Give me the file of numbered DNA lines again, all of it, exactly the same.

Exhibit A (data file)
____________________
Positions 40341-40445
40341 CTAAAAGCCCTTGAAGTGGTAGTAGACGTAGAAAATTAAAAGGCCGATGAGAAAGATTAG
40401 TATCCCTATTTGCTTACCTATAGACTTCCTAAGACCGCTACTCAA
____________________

Positions 40341-40445
40341 CTAAAAGCCCTTGAAGTGGTAGTAGACGTAGAAAATTAAAAGGCCGATGAGAAAGATTAG
40401 TATCCCTATTTGCTTACCTATAGACTTCCTAAGACCGCTACTCAA